The Secret to Living Fear-Free as A TCK

What if they think I’m bragging? What if they think I’m weird? What if they think I’m stupid for not knowing who so-and-so is? What if they don’t understand why I’m struggling? What if they don’t get why moving was so hard?

Have you had any of those thoughts before? They may seem like the thoughts of an average self-conscious teenager, but if you look closer, there is something more going on. These are the thoughts of the anxious TCK.

I’ve been there. I’ve been the awkward girl in the US sitting in the Sunday School room. A couple seats over from the end of the row… But not too close to the middle — that might seem weird. Sometimes I’ll sit there and barely talk with anyone. Everyone there has their friends and their clique — no need to try and interrupt. 

Once in a while, there will be a friendly girl. She’ll ask me where I’m from— the dreaded question. I’ll explain. “I don’t live here,” I’ll say. “I live overseas.” 

“Really?”

There is so much locked up in that word — her presuppositions about me, her expectations, curiosity, or lack of it. I don’t know what is coming exactly — but I’m nervous. 

Why?

Why am I nervous? Why do I care so much what people think about me? Why do TCKs especially struggle with this?

After years of moving, trying to fit into multiple cultures, and living an ever-changing life… the TCK finds themselves in another new place. 

And the fear kicks in.

Why Fear of Man Is Problematic

That fear is wrong and sinful. 

As humans, we were made to love and worship our Creator. He is to be first in our minds, our hearts, and our lives. 

When we worry about what the monocultural new person will ask us or think about us, God isn’t in the first place. 

We are fearing the approval of the created more than the Creator. The Creator’s approval is powerful and everlasting. The created’s opinion might seem powerful — but the approval will sway as easily as a blade of grass… and eventually wither up. 

Wanting approval isn’t wrong. What matters is whose validation you are seeking. 

This is where it gets tricky. 

All their life, TCKs have looked to people’s approval to learn multiple cultures and languages. That’s how they’ve navigated life. It’s taken them a lot longer than most to figure out where they stand in a community and culture because those cultures and communities change a lot for most TCKs. 

But here’s what we have to remember: Although people’s approval might teach you, you cannot let it rule you. Because when you fear their disapproval, you become a slave to their opinions. 

The fear of man lays a snare, but whoever trusts in the Lord is safe.

Proverbs 29:25

Escaping the Handcuffs

Trusting in the attributes of God — who God is — will change your perspective on who you are. Those who are secure in their identity won’t fear others’ opinions… because others’ opinions won’t change who they are. 

My dear TCK friend, if you are in Christ, you are no longer a slave to fear

That doesn’t mean you won’t still struggle with fear. It doesn’t mean you’ll never be anxious again. Nor does it mean you won’t feel awkward around people sometimes. It means your chain binding you to that cell wall has been broken, and you are free to walk out.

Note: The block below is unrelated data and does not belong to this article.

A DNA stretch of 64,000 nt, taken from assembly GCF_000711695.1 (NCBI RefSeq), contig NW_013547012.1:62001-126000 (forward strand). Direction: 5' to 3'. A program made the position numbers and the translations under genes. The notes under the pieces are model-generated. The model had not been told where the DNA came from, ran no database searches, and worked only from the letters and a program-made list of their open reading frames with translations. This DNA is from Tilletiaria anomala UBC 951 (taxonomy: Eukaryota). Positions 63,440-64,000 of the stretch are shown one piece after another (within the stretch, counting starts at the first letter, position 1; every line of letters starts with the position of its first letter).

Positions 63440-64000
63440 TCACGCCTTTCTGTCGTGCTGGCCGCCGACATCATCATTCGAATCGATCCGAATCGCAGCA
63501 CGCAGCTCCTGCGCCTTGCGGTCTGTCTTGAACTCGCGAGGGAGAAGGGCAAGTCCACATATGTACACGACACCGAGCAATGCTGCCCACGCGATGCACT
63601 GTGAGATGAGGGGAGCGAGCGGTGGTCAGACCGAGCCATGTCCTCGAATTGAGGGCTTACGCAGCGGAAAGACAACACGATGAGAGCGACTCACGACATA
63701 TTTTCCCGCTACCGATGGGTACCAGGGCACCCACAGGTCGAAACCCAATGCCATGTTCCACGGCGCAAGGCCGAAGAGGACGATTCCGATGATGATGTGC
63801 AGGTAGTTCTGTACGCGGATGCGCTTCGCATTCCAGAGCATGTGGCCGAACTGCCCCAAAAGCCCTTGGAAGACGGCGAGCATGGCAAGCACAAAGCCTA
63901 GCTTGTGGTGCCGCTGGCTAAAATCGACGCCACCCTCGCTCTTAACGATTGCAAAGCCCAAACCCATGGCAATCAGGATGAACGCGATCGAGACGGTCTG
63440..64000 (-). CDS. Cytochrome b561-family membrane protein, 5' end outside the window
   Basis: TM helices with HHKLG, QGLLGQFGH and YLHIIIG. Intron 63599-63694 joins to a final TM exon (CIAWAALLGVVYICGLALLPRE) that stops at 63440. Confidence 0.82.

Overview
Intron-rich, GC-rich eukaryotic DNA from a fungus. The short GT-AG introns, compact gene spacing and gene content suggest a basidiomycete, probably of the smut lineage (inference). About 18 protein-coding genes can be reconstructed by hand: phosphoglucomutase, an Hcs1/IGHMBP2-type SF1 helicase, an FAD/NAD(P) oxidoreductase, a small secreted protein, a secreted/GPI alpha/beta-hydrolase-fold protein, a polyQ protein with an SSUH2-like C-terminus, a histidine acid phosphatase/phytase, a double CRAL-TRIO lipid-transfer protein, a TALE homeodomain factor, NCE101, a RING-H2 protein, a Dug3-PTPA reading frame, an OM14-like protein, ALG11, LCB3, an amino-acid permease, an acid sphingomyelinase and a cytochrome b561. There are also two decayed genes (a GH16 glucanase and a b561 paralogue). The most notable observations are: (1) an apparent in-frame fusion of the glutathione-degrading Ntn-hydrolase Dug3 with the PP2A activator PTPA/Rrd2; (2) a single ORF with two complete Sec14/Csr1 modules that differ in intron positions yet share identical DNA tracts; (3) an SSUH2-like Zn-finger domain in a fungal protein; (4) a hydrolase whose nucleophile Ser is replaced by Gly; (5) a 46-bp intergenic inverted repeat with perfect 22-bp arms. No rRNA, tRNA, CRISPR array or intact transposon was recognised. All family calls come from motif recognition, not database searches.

Are you struggling to walk out? Here are 3 ways you can fight against the fear of man in your life: 

  1. Focus on who God is. He is:
  • Faithful (Deuteronomy 7:9)
  • Loving (1 John 4:8,10,16)
  • Kind (Psalm 116)
  • Eternal (Psalm 90:1-2)
  • Powerful (Psalm 90:11; Psalm 24:8)
  • King (Psalm 24:8)
  • Wise (1 Corinthians 1:25)
  • Just (Ezekiel 18:20-26)

If we have such a wonderful God as our Father, then his opinions and thoughts are precious. 

How precious to me are your thoughts, O God! How vast is the sum of them!

Psalm 139:17

Our identity is anchored in Christ. If God is immovable, then who we are in Him is as well. Focus on that.

2. Remember, you can’t control others’ opinions. They don’t define you. 

(…) in God I trust; I shall not be afraid. What can man do to me?  Psalm 56:11 

It is better to take refuge in the Lord than to trust in man. The Lord is on my side as my helper; I shall look in triumph on those who hate me. The Lord is on my side; I will not fear. What can man do to me? Out of my distress, I called on the Lord; the Lord answered me and set me free.  Psalm 118:5-8

3. Pray that God would take first place in your heart. The higher a place God takes in our hearts, the less important the opinions of others become. 

As I write this, I feel guilty because I have not attained fearlessness. In fact, I am quite often the most fearful and anxious person in the room. But by God’s grace, I will lose fear… day by day.

Lord, please take first place in my life! Please destroy the idols of others’ opinions and take your rightful place on the throne of my heart. Let me take refuge in You. Give me the grace to focus on who You are and the immovability of my identity in You. 


Photo by Motoki Tonn on Unsplash

Truth4TCKs: Citizens of Heaven

This post was originally a guest post (written by me) on my friend Clarissa’s blog. You can find it here.


When someone asks you where you are from, what do you say?

My answer looks something like this: Well, ethnically I’m from X country, and both my parents are from there. But actually, my dad grew up in Y country, and I grew up in Z country. 

I have a passport from a certain country, therefore I am its citizen, but I’m not very patriotic. I don’t share many similar views with the people of that country. Thus, I don’t feel like I belong there.